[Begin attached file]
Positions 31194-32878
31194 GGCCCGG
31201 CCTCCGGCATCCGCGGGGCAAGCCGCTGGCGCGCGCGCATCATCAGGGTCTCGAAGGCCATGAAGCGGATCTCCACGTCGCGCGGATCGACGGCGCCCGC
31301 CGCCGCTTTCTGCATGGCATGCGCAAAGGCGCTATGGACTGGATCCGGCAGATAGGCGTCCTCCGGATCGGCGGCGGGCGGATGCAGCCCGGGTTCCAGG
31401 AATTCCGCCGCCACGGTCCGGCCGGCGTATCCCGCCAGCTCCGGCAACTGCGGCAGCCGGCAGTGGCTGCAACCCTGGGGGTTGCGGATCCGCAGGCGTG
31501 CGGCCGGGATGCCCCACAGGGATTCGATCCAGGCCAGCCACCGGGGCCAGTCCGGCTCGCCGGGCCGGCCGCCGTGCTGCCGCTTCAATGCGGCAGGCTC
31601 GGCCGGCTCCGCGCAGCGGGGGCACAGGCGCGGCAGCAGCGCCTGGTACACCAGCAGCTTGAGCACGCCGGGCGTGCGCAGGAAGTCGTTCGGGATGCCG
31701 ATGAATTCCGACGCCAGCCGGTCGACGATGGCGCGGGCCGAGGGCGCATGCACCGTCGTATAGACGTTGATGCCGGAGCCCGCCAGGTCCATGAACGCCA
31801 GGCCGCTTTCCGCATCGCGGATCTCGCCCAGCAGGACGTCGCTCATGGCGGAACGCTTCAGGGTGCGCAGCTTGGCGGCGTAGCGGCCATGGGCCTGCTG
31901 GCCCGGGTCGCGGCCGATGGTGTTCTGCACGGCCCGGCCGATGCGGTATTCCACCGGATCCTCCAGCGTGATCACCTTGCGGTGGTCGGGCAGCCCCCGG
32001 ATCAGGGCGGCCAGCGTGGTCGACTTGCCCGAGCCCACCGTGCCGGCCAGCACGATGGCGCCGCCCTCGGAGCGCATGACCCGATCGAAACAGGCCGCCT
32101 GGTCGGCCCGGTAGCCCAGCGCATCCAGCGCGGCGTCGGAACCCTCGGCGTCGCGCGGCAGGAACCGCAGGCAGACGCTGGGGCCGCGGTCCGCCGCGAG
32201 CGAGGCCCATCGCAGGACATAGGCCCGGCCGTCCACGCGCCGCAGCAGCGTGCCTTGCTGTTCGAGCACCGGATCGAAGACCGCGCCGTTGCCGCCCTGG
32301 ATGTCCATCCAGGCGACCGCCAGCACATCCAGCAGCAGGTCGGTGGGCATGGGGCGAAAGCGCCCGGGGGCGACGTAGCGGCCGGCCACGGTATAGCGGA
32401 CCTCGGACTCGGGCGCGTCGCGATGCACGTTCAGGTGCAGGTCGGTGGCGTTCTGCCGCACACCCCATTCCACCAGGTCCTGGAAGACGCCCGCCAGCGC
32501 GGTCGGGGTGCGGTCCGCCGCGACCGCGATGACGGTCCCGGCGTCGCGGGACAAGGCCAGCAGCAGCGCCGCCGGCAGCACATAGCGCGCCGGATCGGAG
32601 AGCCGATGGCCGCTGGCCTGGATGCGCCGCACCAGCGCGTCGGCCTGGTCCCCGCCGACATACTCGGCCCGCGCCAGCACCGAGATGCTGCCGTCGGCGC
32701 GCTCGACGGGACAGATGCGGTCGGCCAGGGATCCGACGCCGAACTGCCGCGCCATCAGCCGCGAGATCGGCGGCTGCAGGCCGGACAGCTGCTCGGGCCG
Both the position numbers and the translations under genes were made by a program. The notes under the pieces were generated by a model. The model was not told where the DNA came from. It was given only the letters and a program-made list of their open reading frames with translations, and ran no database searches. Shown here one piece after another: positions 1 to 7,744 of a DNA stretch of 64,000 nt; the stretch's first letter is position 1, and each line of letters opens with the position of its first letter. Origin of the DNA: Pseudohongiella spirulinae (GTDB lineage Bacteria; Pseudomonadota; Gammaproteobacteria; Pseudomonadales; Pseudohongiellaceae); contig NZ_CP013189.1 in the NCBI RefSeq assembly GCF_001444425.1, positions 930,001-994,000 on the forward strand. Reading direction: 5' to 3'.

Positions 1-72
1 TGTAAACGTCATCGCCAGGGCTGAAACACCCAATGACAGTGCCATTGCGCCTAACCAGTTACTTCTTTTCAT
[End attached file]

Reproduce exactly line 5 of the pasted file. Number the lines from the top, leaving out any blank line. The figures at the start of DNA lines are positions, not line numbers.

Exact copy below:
31401 AATTCCGCCGCCACGGTCCGGCCGGCGTATCCCGCCAGCTCCGGCAACTGCGGCAGCCGGCAGTGGCTGCAACCCTGGGGGTTGCGGATCCGCAGGCGTG